Contralateral Breast Cancer

Breast Cancer ResearchWECARE: The Women’s Environment, Cancer And Radiation Epidemiology Study
One in eight women will develop a primary breast cancer during her lifetime and 5-10% of these women will subsequently develop a second primary cancer in the contralateral breast.  The increasing incidence of breast cancer, coupled with improved survival after cancer diagnosis, places an increasing number of women at risk for developing a second primary breast cancer, yet the genetic epidemiology of second primary breast cancer is complex and poorly understood.  A few genes such as BRCA1 and BRCA2, when mutated, have been associated with increased risk of bilateral breast cancer, but these genes only account for a small fraction of the cases diagnosed each year.  Thus, as yet unidentified susceptibility genes and environmental exposures, acting either separately or in a combination, are likely responsible for the majority of bilateral breast cancers.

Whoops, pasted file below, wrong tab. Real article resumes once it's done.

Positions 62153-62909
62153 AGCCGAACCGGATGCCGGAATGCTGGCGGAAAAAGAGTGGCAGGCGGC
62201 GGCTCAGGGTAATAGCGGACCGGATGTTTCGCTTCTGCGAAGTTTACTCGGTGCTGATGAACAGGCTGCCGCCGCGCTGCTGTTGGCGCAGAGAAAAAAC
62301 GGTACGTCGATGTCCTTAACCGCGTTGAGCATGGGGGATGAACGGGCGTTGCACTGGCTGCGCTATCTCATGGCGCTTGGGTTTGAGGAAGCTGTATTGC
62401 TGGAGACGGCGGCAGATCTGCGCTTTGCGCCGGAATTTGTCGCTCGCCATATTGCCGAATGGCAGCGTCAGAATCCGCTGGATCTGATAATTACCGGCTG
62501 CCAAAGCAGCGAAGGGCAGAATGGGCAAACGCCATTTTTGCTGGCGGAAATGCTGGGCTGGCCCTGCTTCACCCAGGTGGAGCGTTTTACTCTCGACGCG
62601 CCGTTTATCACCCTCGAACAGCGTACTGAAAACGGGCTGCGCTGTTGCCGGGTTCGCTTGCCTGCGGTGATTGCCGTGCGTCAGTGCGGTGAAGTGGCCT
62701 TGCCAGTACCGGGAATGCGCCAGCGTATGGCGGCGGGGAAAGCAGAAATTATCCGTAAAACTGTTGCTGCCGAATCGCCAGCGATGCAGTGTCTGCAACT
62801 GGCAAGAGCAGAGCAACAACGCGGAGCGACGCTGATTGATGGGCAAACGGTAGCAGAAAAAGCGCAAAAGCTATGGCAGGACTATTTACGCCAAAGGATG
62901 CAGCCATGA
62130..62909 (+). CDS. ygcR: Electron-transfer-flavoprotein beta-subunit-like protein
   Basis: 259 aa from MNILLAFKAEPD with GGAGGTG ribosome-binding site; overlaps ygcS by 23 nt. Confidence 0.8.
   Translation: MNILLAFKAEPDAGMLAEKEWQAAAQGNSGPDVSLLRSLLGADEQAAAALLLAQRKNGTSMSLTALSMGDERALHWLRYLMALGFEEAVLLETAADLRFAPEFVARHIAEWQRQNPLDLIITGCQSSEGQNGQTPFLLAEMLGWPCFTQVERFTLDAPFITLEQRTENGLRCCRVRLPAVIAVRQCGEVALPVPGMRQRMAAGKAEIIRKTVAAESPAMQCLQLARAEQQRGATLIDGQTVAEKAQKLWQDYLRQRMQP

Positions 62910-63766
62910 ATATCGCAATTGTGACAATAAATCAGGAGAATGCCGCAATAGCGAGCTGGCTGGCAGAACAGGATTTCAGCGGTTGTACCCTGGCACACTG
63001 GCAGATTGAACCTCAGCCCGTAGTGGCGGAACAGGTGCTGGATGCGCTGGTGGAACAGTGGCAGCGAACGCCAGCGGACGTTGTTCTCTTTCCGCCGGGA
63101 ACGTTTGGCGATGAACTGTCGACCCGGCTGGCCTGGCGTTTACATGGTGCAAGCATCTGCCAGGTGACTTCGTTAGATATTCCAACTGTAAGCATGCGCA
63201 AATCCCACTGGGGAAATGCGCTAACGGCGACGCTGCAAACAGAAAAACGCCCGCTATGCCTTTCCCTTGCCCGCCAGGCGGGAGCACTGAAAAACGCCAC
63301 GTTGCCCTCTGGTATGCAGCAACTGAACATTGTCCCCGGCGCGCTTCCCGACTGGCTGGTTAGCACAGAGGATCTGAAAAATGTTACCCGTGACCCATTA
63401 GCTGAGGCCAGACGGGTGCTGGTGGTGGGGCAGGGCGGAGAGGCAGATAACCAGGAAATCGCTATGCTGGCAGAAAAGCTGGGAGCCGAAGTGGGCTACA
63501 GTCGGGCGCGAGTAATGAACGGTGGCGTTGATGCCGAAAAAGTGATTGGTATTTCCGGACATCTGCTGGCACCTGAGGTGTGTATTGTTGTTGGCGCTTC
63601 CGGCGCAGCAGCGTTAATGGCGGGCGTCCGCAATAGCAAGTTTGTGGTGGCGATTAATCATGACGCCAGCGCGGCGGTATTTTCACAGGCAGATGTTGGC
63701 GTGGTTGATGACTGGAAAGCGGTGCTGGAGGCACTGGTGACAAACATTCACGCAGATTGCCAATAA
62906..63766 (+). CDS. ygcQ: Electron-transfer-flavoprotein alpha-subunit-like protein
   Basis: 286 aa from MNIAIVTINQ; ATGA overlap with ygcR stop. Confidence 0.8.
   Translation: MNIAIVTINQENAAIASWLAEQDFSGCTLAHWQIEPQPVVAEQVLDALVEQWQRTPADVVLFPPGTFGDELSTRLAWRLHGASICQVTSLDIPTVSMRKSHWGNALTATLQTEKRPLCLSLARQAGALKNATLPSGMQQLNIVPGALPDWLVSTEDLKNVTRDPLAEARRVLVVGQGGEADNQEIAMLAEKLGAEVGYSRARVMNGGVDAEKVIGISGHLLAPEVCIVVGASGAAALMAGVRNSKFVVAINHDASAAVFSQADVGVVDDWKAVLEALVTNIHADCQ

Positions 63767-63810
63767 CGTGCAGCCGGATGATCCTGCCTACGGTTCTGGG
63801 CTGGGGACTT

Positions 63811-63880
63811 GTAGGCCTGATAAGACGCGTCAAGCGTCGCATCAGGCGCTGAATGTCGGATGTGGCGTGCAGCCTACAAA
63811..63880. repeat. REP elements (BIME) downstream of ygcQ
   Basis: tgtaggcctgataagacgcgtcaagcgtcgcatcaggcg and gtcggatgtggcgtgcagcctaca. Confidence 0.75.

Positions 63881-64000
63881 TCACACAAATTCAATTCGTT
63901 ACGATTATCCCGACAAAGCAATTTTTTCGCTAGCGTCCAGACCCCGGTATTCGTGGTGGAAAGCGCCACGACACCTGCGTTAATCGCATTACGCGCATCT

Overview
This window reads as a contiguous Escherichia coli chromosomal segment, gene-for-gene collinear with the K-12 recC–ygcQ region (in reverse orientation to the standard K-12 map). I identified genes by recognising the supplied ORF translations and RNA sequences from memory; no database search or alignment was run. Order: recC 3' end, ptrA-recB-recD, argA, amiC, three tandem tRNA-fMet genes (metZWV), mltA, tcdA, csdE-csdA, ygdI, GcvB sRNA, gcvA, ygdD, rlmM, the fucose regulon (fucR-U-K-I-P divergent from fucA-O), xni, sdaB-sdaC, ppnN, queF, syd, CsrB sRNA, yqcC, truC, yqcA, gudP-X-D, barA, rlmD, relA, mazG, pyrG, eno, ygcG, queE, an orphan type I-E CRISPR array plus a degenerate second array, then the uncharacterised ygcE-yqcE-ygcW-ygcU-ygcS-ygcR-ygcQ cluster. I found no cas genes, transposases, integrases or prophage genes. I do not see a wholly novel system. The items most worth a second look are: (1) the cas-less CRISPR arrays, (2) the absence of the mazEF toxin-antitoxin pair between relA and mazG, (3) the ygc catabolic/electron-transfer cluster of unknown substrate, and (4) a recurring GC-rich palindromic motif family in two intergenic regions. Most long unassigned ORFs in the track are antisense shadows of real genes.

Among the environmental exposures that may contribute to the risk of second primary breast cancer are the therapies used to treat the first primary.  A number of studies have shown that the risk of developing a second primary is elevated among women who receive radiation therapy for their first cancer, particularly among those treated at an early age and who survive at least 5 years.  Although it’s effectiveness as a therapy for local stage breast cancer remains unchallenged, there is little information available to guide clinicians and patients as to the possible risk of second primary breast cancer related to radiation therapy. The development of genetic profiles that reflect a woman’s susceptibility to cancer, particularly in the context of radiation treatment/exposure, would be an important first step towards creating effective individualized therapy for long-term patient management.  Individualized dosing according to genotype could contribute to increased efficacy and decreased morbidity among patients treated for cancer.  The WECARE Study, a large, collaborative, multi-site study of 1400 women with unilateral breast cancer and 700 women with bilateral breast cancer seeks to identify both genetic and environmental risk factors for second primary breast cancer.